4. Gardens by the Bay

Photo Source: Pixabay | EngHock

Another architectural feat that is uniquely Singapore is Gardens by the Bay, with its Supertrees that stand nearly 50 meters tall and monolith conservatories that look like fossils of dinosaurs. Standing on a site totaling 101 hectares, this enormous tropical garden is the perfect fusion of nature and technology. 

A unique leisure destination beloved by locals and tourists, this architectural artistry was designed by British firms, WilkinsonEyre and Grant Associates. With the intent of looking to the future and conserving nature’s wonders, Gardens by the Bay is a stunning example of biophilic and sustainable architecture worthy of its many accolades

Photo Source: Unsplash | Fabio

With world-class environmental control measures, this serves as a sanctuary for nature lovers and horticulturalists, especially the conservatories – Cloud Forest and Flower Dome – that feature different climates. 

Even more ingenious is that these domed greenhouses have no internal support for its large glass roof and colossal size. This intelligent infrastructure keeps the country’s tropical and humid climate in mind and leads to lower environmental footprint and more natural sunlight that allow endangered plants, not seen in Singapore, to flourish and thrive. 

Photo Source: Unsplash | Tobi Law

This old-school colonial classic is a superb model of the city state’s brilliant conservation and preservation efforts where the splendours of old are perfectly intact using creative innovation. Like many others, it’s a vision of the future showcasing the fusion of architectural and design, creativity and technology.

Sitting in two of the most prominent historical structures of Singapore – the Supreme Court and City Hall, this premier art museum houses artifacts showing the nation’s significant historical events – like the chamber where the Japanese surrendered to the British ending World War II. As one of the largest museums in the region, there is an impressive collection of Southeast Asian art. 

Photo Source: Unsplash | Matt Briney

The renovation was spearheaded by Studio Milou and CPG Consultants. The old structures were mostly preserved and became part of the ‘displayed art’ for visitors to understand more of the country’s history. On top of that, technological innovations like the aluminum veil introduce more natural light, rooftop reflecting pools reduce heat levels and bridges connect leveled pathways blend the old and new that is simple, yet elegant.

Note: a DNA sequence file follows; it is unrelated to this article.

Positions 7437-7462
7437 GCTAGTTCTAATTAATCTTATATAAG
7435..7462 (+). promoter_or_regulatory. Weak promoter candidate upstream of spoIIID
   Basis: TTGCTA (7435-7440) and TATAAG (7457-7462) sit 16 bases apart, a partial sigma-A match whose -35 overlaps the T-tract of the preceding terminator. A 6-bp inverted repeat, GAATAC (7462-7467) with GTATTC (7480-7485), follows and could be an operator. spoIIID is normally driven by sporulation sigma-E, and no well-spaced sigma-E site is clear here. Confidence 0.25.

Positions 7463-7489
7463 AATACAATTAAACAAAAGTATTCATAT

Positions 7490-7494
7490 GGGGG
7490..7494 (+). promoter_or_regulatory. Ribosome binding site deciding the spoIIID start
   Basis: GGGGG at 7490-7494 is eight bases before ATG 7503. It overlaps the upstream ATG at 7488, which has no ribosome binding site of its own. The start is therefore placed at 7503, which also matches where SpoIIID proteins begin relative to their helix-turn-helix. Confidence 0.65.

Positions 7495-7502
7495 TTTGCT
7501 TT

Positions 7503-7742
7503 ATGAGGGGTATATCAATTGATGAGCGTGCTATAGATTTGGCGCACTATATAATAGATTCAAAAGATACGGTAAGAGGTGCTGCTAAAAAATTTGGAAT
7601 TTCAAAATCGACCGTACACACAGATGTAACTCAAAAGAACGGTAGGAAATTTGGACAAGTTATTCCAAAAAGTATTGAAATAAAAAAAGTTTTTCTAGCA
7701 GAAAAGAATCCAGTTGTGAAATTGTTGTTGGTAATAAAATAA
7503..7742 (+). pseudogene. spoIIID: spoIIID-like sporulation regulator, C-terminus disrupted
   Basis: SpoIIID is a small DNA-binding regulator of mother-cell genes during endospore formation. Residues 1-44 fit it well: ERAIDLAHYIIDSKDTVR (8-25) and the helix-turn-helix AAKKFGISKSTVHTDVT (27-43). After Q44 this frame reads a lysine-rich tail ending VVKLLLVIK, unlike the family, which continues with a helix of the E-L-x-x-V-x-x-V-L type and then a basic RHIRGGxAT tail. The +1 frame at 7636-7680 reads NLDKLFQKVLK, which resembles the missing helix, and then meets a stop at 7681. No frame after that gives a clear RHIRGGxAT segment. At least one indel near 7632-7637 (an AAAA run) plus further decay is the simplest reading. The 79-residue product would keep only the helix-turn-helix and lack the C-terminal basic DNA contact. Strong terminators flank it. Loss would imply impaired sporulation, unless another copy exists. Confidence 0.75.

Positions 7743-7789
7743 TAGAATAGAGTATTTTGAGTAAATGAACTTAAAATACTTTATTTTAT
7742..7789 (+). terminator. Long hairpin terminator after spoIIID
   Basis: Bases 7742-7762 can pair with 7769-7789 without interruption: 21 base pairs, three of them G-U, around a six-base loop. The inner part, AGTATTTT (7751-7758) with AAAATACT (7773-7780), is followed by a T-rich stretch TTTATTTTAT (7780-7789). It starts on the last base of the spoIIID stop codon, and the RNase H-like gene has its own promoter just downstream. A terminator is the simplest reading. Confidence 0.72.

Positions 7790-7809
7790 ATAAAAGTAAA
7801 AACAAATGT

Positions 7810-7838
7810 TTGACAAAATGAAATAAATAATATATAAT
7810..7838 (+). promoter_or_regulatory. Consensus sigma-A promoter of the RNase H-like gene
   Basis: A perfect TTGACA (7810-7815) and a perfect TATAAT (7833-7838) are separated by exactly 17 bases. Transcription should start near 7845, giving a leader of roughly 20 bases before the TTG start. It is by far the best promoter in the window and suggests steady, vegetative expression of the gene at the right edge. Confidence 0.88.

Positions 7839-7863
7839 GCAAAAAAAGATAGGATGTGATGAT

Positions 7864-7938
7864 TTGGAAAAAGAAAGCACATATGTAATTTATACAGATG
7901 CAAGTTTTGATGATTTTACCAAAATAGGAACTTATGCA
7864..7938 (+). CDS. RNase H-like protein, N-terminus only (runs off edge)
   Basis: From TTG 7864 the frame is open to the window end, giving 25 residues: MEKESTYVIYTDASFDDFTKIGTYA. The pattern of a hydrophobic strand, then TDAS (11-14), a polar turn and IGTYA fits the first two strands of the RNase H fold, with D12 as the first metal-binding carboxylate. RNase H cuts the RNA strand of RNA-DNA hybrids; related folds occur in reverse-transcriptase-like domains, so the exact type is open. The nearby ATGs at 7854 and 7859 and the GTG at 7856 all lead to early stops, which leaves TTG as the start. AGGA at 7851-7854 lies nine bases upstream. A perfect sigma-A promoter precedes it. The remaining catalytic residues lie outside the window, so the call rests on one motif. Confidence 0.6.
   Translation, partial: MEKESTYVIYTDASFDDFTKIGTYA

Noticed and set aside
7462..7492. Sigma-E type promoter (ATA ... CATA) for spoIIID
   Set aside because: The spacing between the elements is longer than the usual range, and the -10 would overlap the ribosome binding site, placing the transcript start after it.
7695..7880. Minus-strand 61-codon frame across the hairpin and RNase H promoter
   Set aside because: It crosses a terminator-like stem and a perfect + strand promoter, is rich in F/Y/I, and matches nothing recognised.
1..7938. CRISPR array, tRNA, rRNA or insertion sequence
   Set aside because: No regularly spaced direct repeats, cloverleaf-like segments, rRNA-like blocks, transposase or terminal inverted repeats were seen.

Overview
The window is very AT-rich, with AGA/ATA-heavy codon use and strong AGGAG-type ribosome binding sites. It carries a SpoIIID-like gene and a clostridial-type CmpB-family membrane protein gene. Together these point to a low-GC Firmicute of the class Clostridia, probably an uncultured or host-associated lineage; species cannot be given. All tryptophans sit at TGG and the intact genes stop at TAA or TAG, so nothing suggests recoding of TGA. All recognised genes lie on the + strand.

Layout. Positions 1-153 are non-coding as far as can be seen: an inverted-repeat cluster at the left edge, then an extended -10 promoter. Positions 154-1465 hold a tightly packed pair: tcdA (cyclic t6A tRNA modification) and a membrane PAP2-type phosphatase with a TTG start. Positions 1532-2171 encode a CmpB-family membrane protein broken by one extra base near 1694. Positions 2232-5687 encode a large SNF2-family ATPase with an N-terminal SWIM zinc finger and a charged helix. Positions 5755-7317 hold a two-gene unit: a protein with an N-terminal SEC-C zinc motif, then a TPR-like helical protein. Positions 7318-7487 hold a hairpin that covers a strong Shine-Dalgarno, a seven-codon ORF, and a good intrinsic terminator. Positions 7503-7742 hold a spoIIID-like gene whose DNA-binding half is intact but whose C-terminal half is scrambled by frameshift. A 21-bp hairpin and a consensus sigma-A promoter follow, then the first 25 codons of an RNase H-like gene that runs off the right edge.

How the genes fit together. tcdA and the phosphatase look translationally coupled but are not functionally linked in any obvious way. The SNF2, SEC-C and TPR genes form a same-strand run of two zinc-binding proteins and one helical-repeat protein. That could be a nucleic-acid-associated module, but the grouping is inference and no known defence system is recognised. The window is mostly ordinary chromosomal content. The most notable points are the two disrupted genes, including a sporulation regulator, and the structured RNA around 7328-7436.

6. Peranakan Shophouses

Photo Source: Flickr | Original version of Tatyana Kildisheva

Hundreds of years ago, Chinese, Indian and European immigrants came to the region and married indigeniuos people from the Malay archipelago, giving birth to the Peranakans – a local Indonesian/Malay term meaning ‘local born’. An eclectic cultural mix that is unique to the region.

Peranakan shophouses are a local architecture that is synonymous to Singapore. These charming and colorful two and three-storey narrow buildings are steeped in culture and heritage, some dating back to the 1800s. These endearing structures are dotted around the island but most notably in the Joo Chiat and Katong areas where many settled in the early 20th century. 

Photo Source: Flickr | Original version of Choo Yut Shing

Consequently, this quaint, attractive architectural style is an enchanting mix of Chinese, Malay, and European elements. Some of these shophouses are still maintained as residences and given an interior face lift while many others have been converted to restaurants, offices, even hotels. So you can get the full experience by staying in one filled with Peranakan decor.  

All shophouses are very Instagrammable when taken in a row or individually. When you look at the intricate designs and details, you’ll be able to point out the signature ceramic Peranakan floral tiles and pastel colors. In the recent decades, Singapore’s conservation efforts towards these structures are continually enforced to make sure this heritage lives on. 

7. Sri Mariamman Temple

File:Sri Mariamman Temple, Singapore, 2014 (01).JPG

Photo Source: Wikimedia Commons | Original version as seen in Wikimedia Commons

Opened in 1827 in Chinatown, the Sri Mariamman Temple is the oldest Hindu temple in Singapore. Following the South Indian Dravidian style of architecture, mostly used for temples in that region, the temple shows its iconic features with pyramid-shaped towers constructed with sandstone or granite. It was initially created as a wood and thatch hut and later converted into its present form in the 1860s. 

Believed to be able to cure diseases, the goddess Mariamman is the favorite deity to whom the temple was built for. With its history and striking architecture, many locals and tourists flock to this famous temple to catch a glimpse of its colors, designs and understand its religious significance. The most outstanding feature is the ‘gopuram’ (or entrance gate), an intricately carved tower where countless deities and mythological beasts sit. 

Photo Source: Pixabay | photosforyou

The display of color against a clear blue sky will be impossible to miss for anyone walking by. Captivating and attractive, the Sri Mariamman Temple is a famous landmark, a national monument and is a symbol of Singapore being a cultural melting pot.